Rumors have started to trickle out about the St. Louis Blues recent signing. The news is definitely good so far.
The St. Louis Blues might not have officially signed Mike Hoffman yet, but each passing moment seems to indicate they will. We already discussed the shrewd business nature of Doug Armstrong making this move, but with new info comes new problems and possibilities.
According to a recent video by The Hockey Guy, who does thorough research, and Jeremy Rutherford, the word going around is that the Blues have a handshake deal in place. It would be a one-year contract worth between $3.5 and $4.5 million.
While the lower end of that range would be unbelievable, the entire range of possible money fits in reasonably well with what the Blues need. Let’s look at the breakdown of the dollars and cents.
Alex Steen‘s final year of the contract was worth $5.75 million. Some fans might complain that was high, but it’s a great number right now for what the Blues need to do.
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If the Blues sign Hoffman for the highest end of that range, $4.5 million, the difference between Steen’s contract and Hoffman’s would be $1.25.
Guess what? The Blues are currently $1.176 over the salary cap, which is good and bad.
St. Louis cannot sign Hoffman until the start of the season to utilize the full value of Steen’s cap hit as part of Long Term Injured Reserve. So, while the math works out once Hoffman’s deal is signed, it does not prior.
However, the Blues don’t automatically have to send someone away for a late-round draft pick. The taxi squad could provide them some interesting relief.
Technically, the Blues could start the season with Carl Gunnarsson and, say, Zach Sanford on the taxi squad because the taxi squad does not count against your cap. You would then begin the year with Jake Walman and Klim Kostin on the roster.
Those are just example names too. You could do the same if you do Gunnarsson and Robert Bortuzzo and start your opening roster with Walman and Niko Mikkola. However you make the math work, the Blues have to erase that $1.176 million for a long enough period to make the books work.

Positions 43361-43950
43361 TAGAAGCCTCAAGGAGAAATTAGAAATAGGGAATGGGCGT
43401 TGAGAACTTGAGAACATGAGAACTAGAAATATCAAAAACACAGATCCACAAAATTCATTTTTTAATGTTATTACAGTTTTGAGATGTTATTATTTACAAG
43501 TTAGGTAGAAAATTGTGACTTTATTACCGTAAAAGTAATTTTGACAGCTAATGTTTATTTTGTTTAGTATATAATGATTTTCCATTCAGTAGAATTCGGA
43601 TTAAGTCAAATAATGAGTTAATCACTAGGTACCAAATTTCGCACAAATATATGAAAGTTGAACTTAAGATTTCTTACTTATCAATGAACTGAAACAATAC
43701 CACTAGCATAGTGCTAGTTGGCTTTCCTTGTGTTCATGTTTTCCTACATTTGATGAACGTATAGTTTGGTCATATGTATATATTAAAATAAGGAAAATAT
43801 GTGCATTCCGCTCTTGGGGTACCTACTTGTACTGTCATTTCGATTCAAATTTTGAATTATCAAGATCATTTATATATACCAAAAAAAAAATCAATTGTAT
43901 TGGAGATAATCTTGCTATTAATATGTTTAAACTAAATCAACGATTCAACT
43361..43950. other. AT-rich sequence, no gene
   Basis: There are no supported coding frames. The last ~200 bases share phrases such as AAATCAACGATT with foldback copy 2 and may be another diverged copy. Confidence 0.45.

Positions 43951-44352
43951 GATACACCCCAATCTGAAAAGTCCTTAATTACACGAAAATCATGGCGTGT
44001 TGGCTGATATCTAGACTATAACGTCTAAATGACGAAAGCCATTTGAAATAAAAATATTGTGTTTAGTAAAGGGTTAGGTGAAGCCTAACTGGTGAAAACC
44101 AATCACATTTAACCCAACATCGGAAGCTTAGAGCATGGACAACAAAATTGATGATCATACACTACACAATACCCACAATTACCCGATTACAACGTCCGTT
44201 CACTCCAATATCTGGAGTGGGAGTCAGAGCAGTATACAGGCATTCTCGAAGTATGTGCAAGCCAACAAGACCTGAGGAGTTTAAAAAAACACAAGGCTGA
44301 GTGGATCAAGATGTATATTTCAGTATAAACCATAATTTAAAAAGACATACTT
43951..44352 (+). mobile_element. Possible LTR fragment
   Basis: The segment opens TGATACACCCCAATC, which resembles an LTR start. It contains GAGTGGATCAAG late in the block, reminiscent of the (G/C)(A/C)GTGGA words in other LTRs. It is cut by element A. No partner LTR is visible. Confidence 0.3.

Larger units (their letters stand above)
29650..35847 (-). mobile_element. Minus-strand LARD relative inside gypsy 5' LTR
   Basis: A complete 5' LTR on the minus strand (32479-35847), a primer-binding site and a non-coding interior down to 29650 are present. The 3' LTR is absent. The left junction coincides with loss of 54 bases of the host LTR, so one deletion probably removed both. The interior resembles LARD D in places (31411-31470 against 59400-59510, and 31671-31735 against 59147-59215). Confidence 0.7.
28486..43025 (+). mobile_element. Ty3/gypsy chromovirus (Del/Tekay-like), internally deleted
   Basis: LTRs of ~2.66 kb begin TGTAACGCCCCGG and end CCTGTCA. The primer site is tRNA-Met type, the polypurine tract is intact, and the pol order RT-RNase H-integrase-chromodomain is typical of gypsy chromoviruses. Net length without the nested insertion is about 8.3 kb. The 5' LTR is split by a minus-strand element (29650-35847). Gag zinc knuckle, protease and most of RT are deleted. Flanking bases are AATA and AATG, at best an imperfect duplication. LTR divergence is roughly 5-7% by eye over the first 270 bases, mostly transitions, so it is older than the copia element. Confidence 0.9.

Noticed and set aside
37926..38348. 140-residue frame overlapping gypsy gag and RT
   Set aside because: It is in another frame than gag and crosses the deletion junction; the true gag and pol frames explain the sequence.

If I understand things correctly, this does not even have to include a game. The opening rosters are due January 12 and the first game is January 13.
It’s all very strange, but well within the rules. So, with my example, you would list Gunnarsson and Sanford on your taxi squad for the first roster and include Walman and Kostin.
Then, whenever you can make changes, you officially sign Hoffman, put Gunnarsson and Sanford back on the NHL roster and you can also sign Vince Dunn.
For those wondering why Dunn is not signed yet, there are two reasons. Restricted free agents do not HAVE to sign until February to be eligible for the playoffs. Also, the Blues can sign him immediately, but he’d have to start the year on the taxi squad to make the money work. So, the team is likely waiting on his deal until they have concrete plans in place for the LTIR.
The Dunn issue boils down to how much they offer him. If Dunn gets $1.25 million or less on his deal, the Blues are sitting pretty. That would fit in under the Steen LTIR allowance and Vladimir Tarasenko‘s money is completely free for if/when he returns.
If Dunn gets more than the $1.25 million per season, then they have to actually use part of Tarasenko’s relief to afford that. That’s fine until he comes off LTIR and is ready to play.
The Blues have to have $7.5 million of cap space available if they want to use Tarasenko during the season. Theoretically, the Blues could hold him off until the playoffs, the way the Chicago Blackhawks did with Patrick Kane a few years ago, because the salary cap no longer counts in the playoffs. That’s a whole different kettle of fish though.
The only problem Hoffman’s deal even potentially presents is having to clear out that $1.176 again if/when Tarasenko returns. There are players you could swap onto the taxi squad to make that work though.
For now, as long as the Blues move enough pieces around at the right time, $4.5 million or less is absolutely perfect for once the season begins and Steen’s money gets moved onto LTIR.
P.S. If any of this is not 100% correct, don’t kill me. Math has never been my strongest suit and it’s a confusing bit of book cooking, even if perfectly legal.